When they think of an innovator, many people imagine an individual, toiling away alone in a laboratory, coming up with ideas the world has never seen. In reality, most innovation arises from people collaborating and combining their insights to solve problems in new ways, where new ideas build on existing ones.
Marie Connett, who directs the Global Development Technologies portfolio at Global Good, an invention investment fund at Intellectual Ventures, firmly believes collaboration can help transform the food system for a sustainable future.
A healthy portion of technologies that Global Good develops pertain to agriculture because, according to Dr. Connett, agriculture has been shown by multiple studies to be one of the most effective sectors for intervention, for both poverty alleviation and the health of the planet.
“Done well, agriculture can feed everyone,” she said. “Done poorly, it can cause long-lasting damage.”
For example, if people aren’t getting enough food, or the right kinds of food, that has an impact on their health and wellness. Further, if food products aren’t reaching the markets intact, or if producers aren’t receiving a fair price for their product, they may be less able to work their way out of poverty.
True innovators, Connett and her team often look for ways to build on some of the really great ideas that are already available to the big agriculture market – then they work to make products that are more affordable and better adapted to the needs of smallholder farmers.
Global Good believes at its core that inventions designed for some of the most challenging situations faced by the poor will eventually prove disruptive to the broader global community, providing many more benefits beyond the initial use case for which they were designed. Global Good calls this phenomenon reverse innovation.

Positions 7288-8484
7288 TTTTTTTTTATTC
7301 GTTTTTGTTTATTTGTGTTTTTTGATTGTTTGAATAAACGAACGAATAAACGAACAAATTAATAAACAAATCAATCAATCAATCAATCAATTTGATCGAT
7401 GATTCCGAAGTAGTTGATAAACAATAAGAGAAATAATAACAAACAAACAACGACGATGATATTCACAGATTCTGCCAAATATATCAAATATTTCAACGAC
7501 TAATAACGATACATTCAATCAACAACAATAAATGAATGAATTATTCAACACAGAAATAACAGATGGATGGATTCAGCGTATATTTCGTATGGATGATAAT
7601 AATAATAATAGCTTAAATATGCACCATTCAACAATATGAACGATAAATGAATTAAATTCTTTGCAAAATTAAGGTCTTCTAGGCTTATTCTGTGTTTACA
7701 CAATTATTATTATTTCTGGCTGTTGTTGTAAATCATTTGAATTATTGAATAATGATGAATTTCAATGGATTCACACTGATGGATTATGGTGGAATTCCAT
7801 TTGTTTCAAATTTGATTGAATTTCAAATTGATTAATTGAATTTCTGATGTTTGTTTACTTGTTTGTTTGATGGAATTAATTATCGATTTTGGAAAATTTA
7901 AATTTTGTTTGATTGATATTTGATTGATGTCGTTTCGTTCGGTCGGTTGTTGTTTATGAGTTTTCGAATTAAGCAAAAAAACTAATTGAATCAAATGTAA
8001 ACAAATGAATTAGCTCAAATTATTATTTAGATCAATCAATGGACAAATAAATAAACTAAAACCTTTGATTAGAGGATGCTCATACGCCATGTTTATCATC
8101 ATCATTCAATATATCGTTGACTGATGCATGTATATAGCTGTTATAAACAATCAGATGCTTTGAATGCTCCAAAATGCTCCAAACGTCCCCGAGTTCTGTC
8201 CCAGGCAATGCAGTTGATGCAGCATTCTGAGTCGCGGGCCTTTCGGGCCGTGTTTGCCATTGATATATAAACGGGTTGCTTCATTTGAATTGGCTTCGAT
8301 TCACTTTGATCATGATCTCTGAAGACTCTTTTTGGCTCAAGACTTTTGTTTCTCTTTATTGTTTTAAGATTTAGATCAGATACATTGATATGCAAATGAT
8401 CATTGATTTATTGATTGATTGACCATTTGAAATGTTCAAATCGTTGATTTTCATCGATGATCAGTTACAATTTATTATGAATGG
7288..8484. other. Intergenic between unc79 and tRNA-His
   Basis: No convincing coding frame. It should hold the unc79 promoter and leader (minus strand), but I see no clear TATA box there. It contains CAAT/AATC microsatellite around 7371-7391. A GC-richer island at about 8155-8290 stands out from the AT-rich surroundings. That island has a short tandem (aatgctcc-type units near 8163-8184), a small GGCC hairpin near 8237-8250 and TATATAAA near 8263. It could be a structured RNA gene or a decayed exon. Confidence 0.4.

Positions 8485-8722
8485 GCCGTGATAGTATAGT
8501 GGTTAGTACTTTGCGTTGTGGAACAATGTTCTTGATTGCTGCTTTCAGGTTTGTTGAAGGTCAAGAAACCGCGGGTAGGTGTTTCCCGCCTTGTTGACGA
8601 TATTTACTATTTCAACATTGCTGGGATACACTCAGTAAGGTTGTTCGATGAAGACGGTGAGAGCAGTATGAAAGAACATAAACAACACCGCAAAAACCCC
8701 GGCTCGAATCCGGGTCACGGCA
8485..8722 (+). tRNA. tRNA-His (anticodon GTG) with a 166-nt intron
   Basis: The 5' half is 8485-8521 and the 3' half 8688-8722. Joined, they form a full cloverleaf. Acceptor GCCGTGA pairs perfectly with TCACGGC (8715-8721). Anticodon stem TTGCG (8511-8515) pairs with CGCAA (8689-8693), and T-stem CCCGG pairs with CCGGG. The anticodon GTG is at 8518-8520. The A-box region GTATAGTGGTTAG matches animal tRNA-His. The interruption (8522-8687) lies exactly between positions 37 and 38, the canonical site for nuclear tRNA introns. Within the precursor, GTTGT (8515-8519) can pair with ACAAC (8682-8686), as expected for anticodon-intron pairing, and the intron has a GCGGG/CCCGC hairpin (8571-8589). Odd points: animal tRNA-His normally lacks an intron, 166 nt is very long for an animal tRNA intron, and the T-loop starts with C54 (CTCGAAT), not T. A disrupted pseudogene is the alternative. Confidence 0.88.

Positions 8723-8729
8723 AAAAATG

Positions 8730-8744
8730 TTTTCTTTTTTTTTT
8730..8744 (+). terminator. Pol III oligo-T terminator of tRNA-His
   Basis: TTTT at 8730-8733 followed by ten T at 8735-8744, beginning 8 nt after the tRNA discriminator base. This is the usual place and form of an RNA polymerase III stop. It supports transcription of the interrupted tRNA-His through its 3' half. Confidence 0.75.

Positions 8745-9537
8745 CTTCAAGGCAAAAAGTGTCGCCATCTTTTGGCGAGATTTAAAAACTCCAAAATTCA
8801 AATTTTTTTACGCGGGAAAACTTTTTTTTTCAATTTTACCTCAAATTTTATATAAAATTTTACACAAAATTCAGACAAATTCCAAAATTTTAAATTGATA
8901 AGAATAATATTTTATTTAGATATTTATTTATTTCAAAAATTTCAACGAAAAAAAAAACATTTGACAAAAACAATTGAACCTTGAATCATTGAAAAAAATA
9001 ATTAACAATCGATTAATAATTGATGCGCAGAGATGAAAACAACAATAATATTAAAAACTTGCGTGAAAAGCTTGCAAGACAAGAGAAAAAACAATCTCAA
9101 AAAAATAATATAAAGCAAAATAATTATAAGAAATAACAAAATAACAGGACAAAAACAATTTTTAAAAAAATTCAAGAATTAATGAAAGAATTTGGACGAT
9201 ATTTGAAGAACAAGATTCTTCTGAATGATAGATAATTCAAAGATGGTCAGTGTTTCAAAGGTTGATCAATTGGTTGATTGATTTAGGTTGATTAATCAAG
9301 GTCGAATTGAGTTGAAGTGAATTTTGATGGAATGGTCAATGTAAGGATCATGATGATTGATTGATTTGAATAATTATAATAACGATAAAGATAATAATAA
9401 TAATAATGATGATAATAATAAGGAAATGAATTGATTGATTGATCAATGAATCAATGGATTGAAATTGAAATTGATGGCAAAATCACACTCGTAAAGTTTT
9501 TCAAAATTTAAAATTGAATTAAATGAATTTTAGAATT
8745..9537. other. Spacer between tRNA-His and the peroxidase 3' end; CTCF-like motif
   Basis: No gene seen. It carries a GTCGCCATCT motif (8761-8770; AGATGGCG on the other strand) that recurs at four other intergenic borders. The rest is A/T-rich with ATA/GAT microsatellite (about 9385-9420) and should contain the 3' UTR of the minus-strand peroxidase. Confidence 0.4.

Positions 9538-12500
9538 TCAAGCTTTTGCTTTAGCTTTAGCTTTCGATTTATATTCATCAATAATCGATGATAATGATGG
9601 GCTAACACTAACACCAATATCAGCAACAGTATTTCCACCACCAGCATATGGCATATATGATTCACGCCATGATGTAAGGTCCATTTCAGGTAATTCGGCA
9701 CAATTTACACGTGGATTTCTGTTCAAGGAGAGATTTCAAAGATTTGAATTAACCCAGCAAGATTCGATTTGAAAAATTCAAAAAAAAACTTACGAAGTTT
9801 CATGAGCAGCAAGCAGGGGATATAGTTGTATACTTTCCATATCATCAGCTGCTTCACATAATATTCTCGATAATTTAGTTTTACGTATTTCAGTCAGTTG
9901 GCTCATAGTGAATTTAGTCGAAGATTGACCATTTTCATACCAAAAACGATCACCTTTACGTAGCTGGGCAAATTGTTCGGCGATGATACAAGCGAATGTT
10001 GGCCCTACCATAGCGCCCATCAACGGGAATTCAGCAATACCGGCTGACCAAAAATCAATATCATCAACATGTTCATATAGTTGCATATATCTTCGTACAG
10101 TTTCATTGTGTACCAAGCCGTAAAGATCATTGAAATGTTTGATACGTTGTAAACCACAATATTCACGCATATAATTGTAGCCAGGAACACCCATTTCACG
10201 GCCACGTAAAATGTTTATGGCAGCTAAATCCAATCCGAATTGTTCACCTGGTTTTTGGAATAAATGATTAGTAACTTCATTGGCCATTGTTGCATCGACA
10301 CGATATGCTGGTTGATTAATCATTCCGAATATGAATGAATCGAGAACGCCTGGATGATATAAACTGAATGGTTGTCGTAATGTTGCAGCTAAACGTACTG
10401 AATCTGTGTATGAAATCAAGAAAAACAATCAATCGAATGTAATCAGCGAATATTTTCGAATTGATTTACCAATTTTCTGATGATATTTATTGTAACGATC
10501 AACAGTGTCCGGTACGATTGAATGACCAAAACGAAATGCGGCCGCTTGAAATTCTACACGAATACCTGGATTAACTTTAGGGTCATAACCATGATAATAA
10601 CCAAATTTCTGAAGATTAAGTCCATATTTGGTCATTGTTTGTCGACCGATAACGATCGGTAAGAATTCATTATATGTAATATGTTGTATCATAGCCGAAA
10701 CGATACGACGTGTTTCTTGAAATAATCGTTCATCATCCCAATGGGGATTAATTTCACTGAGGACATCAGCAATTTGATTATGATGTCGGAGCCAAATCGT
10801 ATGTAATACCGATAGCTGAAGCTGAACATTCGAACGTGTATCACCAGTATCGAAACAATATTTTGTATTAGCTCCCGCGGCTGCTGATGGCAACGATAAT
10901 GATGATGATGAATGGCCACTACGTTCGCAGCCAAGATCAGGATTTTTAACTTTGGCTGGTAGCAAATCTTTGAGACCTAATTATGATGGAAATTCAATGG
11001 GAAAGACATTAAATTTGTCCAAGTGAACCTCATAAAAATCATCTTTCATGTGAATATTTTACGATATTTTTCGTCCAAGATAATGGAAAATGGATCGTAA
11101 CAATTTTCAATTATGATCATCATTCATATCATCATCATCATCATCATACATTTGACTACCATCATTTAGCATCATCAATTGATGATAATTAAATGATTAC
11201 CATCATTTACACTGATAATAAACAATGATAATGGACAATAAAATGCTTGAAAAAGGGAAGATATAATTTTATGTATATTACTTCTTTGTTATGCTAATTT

For instance, in many parts of Africa there is plenty of groundwater near the surface of the soil, but it’s often not accessible to smallholder farmers who can’t afford to purchase expensive pumps to reach it. So although the rain falls equally on rich and poor farmers, only the poor farmers are totally dependent on rainfall to water their crops. This puts them in a precarious position if the rains come at the wrong time, or fail to come at all.
Adding to the challenges, smallholder farmers often do not own the land that they farm. This means that even if they were to find the money to install a fixed pumping system to reach the groundwater beneath their feet, the landowner could demand more in rent the next year – because the pump would have increased the land’s value!
To solve this dilemma, Global Good is developing a solar powered portable pump system at a price point that allows farmers to recoup their investment in under 18 months. They are also exploring Irrigation-As-A-Service, using an innovative motorcycle-powered water pump. Operating a mobile water pump service could provide additional income to individuals who own motorcycles, and it would benefit farmers willing to pay for crop irrigation services without having to make their own capital investment in a traditional pump.
Read more about Global Good's innovative solutions at Global WA.